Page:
Our crew cleared away the fallen rocks and soil and worked together to carry out this dangerous task safely.  We are grateful for the experience and expertise that they bring to each emergency situation! 

In case you missed it: We’re making our streets safer for people walking and rolling while balancing the needs of all travel modes. 

Kids holding hands crossing the street
Two children crossing a crosswalk holding hands. Photo credit: SDOT Flickr.

We’re building a transportation network to support our Vision Zero goal of ending traffic deaths and serious injuries on city streets.  

We worked hard throughout the past year to deliver on our commitments to make Seattle streets safer. We’ve now lowered speed limits on 72% of Seattle’s major streets to 25 mph or less, which has proven to lower crashes and save lives. We’ve also added pedestrian-first walk signals to 30% of our signalized intersections and have implemented improvements along Rainier Ave S, Seattle’s most crash prone, high-injury street. These significant accomplishments support Seattle’s Vision Zero goal to end traffic deaths and serious injuries on city streets, but we acknowledge there’s more work to be done. 2020 provided many opportunities for us to rethink what community safety looks like and examine new ways we can contribute to making Seattle safe for everyone, especially our Black, Indigenous, and People of Color (BIPOC) community members.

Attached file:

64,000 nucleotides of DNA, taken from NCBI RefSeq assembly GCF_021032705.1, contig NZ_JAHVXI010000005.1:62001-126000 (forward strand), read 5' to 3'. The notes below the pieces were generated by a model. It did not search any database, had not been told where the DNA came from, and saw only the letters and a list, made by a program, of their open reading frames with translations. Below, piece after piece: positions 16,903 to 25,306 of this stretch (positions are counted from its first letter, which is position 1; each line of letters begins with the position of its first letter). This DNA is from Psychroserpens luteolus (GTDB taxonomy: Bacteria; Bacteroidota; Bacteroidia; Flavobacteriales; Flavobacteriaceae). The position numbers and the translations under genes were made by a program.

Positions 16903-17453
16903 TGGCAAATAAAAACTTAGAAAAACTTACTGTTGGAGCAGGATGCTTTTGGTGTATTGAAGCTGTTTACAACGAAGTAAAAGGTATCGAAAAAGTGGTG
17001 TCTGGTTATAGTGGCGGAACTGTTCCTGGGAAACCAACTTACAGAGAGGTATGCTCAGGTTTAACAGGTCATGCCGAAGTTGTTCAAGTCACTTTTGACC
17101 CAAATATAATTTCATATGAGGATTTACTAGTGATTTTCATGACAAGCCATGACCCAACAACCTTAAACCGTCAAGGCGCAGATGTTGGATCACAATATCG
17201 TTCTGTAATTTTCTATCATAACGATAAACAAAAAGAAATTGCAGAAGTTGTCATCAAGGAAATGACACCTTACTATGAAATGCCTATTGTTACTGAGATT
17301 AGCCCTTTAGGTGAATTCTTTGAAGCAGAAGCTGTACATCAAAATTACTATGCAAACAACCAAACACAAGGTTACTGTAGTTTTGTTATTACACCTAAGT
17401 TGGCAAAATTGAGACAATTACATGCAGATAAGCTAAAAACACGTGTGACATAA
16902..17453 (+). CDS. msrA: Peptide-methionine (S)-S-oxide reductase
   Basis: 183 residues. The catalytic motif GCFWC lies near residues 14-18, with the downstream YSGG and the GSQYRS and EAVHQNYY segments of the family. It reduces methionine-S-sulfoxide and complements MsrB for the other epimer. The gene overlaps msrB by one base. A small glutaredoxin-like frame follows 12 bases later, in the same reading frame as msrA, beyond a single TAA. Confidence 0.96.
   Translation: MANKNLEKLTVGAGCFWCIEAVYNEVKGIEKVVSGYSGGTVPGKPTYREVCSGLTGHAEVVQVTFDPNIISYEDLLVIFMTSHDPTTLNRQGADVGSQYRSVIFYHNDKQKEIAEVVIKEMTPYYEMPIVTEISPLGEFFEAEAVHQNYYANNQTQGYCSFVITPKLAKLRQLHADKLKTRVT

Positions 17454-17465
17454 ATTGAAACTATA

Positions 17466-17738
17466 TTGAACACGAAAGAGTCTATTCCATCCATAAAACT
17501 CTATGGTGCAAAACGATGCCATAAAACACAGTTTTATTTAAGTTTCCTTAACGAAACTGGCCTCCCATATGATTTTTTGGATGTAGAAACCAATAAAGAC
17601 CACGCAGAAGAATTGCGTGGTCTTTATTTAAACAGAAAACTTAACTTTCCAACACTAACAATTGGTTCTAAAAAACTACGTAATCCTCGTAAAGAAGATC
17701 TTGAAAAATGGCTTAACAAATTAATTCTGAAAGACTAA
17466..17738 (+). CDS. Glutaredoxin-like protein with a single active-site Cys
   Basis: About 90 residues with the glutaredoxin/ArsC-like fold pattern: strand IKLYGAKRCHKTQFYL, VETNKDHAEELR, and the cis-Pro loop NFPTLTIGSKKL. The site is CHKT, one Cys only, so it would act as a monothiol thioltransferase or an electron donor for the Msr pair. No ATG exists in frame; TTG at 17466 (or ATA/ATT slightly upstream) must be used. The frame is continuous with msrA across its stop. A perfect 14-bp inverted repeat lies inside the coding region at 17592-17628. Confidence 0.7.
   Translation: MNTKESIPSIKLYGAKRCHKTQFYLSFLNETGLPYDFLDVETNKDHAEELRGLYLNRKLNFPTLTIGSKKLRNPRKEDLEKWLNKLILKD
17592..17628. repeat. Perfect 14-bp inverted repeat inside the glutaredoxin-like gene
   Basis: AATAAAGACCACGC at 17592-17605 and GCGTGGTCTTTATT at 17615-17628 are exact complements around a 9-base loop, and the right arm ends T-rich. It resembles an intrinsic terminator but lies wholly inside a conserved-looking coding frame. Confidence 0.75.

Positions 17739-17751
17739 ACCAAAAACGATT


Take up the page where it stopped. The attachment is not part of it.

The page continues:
We’ve updated our traffic signal policy to put the safety of people walking and rolling first. 

Over the last few years, we’ve made improvements to our traffic signals and crosswalks to help achieve our goal of becoming America’s most walkable city. Building on this progress, we’ve been working to codify and update our traffic signal policy, with guidance from the Policy and Operations Advisory Group. This policy update will give people more time to cross the street safely, reduce pedestrian wait times at signals, and create more automatic walk signals so people don’t have to press a button.  

Our new Modal Integration Policy Framework addresses needs across all travel modes where street space is in high demand. 

Streets are fundamental to Seattle’s quality of life. They define how we move, connect people and places, give us access to important destinations, frame our urban landscapes and greenery, and ultimately enable vibrant public life to unfold. It’s part of our job to make sure streets work well for everyone. How do we understand and analyze tradeoffs when the right-of-way is not wide enough to meet the needs of each travel mode? Our new Modal Integration Policy Framework will help us plan and design streets so they work well for all modes and best align with Seattle’s values and goals.